Luton in top 10 lowest drink-driving conviction hotspots

Alcohol
Alcohol

Luton has been ranked as the place with the seventh lowest rate of drink-driving convictions in the UK according to an insurance comparison website.

Crewe has been revealed as the area with the highest rate of drink-driving convictions anywhere in the UK.

The top 10 areas with the lowest conviction rates

The top 10 areas with the lowest conviction rates

An analysis of 11 million car insurance quotes by MoneySuperMarket.com found that Crewe has 1.74 convictions per 1,000 people within the CW postcode area.

It beat last year’s worst area, Llandrindod Wells in Wales, into second place on 1.6 convictions per 1,000.

However, 2014’s four worst-offending areas all had higher rates of offending than the winner of this year’s dubious honour, suggesting a downturn in the rates of conviction.

For 2015 so far, three of the worst five drink-driving offence rates are in South Wales, while Llandrindod Wells is only slightly further north, just into what is officially Mid Wales.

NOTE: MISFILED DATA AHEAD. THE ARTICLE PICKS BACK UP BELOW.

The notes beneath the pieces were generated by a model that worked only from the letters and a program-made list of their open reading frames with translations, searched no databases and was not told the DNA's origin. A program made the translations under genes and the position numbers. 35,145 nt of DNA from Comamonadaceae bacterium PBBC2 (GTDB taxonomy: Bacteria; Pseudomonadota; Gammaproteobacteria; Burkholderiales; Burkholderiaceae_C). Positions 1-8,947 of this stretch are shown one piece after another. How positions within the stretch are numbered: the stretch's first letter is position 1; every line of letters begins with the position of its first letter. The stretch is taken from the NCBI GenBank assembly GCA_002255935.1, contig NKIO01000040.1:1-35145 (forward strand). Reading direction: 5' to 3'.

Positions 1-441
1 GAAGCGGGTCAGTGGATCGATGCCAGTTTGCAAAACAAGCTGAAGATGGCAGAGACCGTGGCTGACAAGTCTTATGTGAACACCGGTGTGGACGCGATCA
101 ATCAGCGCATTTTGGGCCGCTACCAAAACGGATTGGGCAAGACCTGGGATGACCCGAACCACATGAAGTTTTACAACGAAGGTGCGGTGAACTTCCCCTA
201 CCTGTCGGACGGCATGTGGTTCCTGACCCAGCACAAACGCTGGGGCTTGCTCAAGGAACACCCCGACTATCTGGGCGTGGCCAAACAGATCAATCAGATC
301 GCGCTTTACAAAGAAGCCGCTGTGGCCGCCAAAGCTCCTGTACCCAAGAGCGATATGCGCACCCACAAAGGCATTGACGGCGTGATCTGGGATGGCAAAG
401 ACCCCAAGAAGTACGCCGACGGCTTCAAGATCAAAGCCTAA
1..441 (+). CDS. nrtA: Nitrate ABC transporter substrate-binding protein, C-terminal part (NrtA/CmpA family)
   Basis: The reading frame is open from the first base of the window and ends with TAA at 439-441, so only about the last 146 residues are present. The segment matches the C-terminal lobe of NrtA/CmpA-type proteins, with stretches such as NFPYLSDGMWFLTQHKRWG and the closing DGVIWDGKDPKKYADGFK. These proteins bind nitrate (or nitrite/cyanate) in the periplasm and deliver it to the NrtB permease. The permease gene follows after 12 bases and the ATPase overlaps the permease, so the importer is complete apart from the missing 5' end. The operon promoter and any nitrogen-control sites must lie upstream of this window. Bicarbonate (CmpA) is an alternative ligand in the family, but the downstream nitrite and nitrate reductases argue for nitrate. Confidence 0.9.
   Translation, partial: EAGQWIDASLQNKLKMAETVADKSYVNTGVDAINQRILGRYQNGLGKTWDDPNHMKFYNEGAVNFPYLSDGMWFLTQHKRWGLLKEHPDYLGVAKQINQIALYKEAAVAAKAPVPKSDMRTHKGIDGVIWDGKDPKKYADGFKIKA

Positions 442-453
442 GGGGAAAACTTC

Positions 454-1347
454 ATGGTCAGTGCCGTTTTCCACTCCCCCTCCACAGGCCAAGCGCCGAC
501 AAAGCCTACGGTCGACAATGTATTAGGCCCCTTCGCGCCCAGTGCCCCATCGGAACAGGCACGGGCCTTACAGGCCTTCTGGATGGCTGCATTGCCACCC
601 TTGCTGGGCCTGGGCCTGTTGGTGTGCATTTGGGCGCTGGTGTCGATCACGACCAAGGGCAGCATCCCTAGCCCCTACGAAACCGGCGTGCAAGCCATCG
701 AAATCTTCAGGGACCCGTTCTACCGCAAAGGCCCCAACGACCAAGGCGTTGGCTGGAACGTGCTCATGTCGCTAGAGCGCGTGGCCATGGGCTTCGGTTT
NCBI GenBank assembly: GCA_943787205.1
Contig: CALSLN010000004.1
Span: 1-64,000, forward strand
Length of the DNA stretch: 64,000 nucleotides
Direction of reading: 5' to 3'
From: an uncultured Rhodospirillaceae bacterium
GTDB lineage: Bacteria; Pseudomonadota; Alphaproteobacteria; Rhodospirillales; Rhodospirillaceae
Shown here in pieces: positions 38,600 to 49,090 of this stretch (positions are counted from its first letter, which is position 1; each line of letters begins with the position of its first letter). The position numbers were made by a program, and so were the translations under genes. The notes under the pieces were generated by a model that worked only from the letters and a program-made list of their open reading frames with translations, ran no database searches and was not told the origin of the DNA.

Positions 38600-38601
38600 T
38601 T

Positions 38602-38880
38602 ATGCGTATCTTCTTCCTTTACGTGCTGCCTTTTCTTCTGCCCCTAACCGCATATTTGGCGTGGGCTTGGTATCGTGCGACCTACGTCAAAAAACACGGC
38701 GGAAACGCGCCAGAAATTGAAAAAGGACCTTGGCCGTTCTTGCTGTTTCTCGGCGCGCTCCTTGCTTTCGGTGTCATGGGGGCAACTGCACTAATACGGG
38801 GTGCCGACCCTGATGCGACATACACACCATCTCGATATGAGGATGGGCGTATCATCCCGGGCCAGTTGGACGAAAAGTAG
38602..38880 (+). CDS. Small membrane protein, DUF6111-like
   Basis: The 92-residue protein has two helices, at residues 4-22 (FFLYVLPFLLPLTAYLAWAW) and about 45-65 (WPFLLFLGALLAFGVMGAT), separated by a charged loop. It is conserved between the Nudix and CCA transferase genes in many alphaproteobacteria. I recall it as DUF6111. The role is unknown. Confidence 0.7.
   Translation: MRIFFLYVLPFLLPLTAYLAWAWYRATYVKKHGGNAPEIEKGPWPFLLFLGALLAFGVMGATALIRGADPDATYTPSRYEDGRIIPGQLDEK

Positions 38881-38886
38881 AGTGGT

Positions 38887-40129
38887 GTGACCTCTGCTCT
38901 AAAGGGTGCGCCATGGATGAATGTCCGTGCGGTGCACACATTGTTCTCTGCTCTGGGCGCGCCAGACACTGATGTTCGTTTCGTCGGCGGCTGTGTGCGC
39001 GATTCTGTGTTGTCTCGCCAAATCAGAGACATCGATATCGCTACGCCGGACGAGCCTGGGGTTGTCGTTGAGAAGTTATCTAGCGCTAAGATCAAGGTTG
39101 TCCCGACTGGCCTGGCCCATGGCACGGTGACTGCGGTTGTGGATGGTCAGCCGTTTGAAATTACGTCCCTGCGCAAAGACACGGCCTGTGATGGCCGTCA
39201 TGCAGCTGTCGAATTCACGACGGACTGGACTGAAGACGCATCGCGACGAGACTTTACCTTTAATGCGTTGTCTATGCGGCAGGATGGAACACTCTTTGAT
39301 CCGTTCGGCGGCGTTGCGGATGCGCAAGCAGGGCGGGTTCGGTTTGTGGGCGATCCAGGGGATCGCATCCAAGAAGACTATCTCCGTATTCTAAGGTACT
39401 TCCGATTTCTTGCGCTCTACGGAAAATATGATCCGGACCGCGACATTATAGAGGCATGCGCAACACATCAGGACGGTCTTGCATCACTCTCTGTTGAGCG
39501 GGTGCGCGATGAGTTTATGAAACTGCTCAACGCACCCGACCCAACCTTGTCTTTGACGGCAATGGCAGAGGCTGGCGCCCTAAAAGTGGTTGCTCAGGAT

The top 10 areas with the highest conviction rates

The top 10 areas with the highest conviction rates

London makes up seven of the areas with the fewest convictions per capita. London WC, one of the wealthiest areas of the capital, has the fewest with just 0.12 convictions per 1,000 drivers.

This is best explained by abundant public transport options, but quantity and quality of police enforcement also plays a part. South Wales, for example, has seen several initiatives in recent years aimed at cracking down on drink-driving.

Kevin Pratt, insurance expert at MoneySuperMarket, said: “2015 could be a breakthrough year. We’ve seen the highest rate of convictions tumble from just under two per thousand to 1.74 per thousand. That’s a significant decline and perhaps indicates that the ‘Don’t Drink & Drive’ message is finally getting through.

“The message is clear: if you’re in any doubt about your sobriety, don’t drive. Feeling hungover? Don’t drive. The temporary inconvenience you might suffer by not driving is far better than the life-changing upheaval that follows a conviction.”

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